The harder you work, the faster you need ATP, so your body is going to favor glucose and glycogen. When you ease off, your body switches to fat-burning mode because you don’t need ATP as quickly.
When you put in a hard effort (racing, high intensity training, etc.) for longer than 90-minutes, and you’re not able to consume carbohydrates fast enough to refuel your glycogen stores, you run out and your body shifts to burning fat. But because fat can’t change to ATP as quickly, you are also forced to slow down. A lot.
This is bonking.
Burn More Fat? Hooray for Bonking!
Slow down there, weight-loss seekers. It’s not that easy. When you bonk and continue to exercise, your body considers it an emergency, so it also breaks down muscle protein to give you as much fuel as possible. Also, as the Big Orange (sponsored by Beachbody Performance) team riders clearly state, you can’t exercise as hard in a glycogen-depleted state. Put these two factors together and it’s clear that you’re breaking yourself down more than you’re building yourself up, so it’s not doing you any good.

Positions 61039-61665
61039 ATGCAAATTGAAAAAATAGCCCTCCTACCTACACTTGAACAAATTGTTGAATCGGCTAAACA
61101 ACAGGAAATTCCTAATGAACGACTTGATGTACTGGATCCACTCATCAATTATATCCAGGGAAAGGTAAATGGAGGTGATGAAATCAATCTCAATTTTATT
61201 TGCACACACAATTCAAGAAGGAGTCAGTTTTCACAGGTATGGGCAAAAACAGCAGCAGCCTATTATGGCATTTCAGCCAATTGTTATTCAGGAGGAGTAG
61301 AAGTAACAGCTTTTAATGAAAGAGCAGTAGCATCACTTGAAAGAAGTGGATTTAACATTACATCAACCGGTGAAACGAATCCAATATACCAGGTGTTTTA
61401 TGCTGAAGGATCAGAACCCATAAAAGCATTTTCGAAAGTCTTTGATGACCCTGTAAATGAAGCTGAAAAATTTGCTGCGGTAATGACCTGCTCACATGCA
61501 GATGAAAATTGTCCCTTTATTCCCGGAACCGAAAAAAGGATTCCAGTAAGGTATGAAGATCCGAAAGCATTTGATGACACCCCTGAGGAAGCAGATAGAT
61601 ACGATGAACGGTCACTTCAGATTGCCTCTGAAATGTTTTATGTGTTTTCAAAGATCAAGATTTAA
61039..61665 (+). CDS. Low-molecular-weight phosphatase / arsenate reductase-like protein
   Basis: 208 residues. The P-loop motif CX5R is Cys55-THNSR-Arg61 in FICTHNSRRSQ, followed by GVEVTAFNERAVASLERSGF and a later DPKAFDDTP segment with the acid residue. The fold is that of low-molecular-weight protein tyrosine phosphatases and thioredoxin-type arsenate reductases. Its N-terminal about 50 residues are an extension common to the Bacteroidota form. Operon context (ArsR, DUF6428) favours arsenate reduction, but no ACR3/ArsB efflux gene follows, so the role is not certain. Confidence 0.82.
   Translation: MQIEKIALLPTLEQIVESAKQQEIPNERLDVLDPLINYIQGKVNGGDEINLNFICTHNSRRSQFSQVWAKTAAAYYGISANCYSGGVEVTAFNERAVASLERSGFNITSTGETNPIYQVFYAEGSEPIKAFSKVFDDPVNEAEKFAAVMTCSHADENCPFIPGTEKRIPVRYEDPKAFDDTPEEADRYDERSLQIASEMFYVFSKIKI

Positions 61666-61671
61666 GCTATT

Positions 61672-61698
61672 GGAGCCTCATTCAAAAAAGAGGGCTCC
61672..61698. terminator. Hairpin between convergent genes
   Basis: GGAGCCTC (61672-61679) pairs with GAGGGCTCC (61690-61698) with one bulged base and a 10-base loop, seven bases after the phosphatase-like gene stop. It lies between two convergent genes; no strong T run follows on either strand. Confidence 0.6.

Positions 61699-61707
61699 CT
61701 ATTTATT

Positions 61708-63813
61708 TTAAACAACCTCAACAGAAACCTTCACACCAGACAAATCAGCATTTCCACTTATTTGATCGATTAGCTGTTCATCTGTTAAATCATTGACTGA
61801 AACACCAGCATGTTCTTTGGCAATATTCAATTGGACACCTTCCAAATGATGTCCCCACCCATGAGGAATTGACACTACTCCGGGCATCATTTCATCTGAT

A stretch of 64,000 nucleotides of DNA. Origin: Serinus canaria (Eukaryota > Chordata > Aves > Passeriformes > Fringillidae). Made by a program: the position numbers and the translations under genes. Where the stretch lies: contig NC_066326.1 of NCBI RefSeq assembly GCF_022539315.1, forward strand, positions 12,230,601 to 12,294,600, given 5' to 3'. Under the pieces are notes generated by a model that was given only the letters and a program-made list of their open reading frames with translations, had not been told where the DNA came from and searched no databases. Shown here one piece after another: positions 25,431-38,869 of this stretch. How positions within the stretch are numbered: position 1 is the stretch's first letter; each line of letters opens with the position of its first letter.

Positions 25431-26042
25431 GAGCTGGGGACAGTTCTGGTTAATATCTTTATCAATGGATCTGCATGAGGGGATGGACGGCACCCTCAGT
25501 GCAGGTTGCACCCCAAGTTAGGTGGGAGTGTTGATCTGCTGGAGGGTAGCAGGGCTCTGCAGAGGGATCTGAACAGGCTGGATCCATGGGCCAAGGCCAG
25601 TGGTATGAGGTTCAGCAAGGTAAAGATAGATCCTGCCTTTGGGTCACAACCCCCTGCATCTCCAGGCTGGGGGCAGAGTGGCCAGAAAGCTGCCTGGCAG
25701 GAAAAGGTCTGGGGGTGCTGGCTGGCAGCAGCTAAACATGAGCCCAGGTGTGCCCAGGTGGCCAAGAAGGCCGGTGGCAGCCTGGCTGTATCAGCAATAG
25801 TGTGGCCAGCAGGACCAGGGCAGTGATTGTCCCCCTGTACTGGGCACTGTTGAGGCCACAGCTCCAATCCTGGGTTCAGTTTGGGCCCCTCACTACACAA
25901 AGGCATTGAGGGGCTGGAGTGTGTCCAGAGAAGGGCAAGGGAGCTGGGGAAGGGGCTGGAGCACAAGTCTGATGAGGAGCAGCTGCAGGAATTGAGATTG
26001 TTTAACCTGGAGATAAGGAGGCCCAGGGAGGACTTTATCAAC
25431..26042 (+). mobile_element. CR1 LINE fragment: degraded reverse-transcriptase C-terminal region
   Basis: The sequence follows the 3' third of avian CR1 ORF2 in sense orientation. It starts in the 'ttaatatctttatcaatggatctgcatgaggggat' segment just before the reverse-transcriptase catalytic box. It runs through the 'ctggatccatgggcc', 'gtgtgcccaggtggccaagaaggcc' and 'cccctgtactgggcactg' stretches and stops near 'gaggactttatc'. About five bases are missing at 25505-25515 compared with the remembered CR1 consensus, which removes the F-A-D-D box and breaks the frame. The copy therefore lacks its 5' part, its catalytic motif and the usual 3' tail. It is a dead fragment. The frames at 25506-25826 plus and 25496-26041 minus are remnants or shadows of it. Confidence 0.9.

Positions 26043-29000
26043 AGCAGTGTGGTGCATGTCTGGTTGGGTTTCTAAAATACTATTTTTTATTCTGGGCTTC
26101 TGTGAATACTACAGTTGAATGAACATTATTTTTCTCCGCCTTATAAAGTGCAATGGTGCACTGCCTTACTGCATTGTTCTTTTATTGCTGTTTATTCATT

What’s more, bonking causes serious physiological stress, which can put your immune system on high alert and result in inflammation.
Finally, in addition to any physiological damage bonking causes, your brain uses glucose as fuel. This means you can be mentally impaired when you bonk, which is never a good idea when you’re going 30 MPH on two very skinny wheels, wearing nothing but Lycra, a helmet, and a grimace.
Also keep in mind that there’s a difference between fasted-state training, during which glycogen stores are depleted, and training without glycogen (AKA while bonking). Many endurance athletes like to train with low glycogen in hopes of forcing their body to better utilize fat stores. Although a potentially fruitful strategy, it’s different from trying to push through a bonk without feeding because you still have glycogen on reserve.
Bonking: Not Just for Athletes
It’s important to note that the 90-minute glycogen countdown isn’t set in stone. There are times when a body can go way longer on existing stores, and times when you’re lucky to make it past a half hour.
Factors include your diet, how well your body is adapted to burning fat, the state of your glycogen stores, how much glucose you have circulating in your blood, and the size of your muscles. And it’s not like you flip a switch between glycogen and fat. It’s more of a sliding scale. Even when you perceive yourself as exercising full-tilt, your body still taps fat stores to produce ATP, albeit not to the extent that uses glycogen.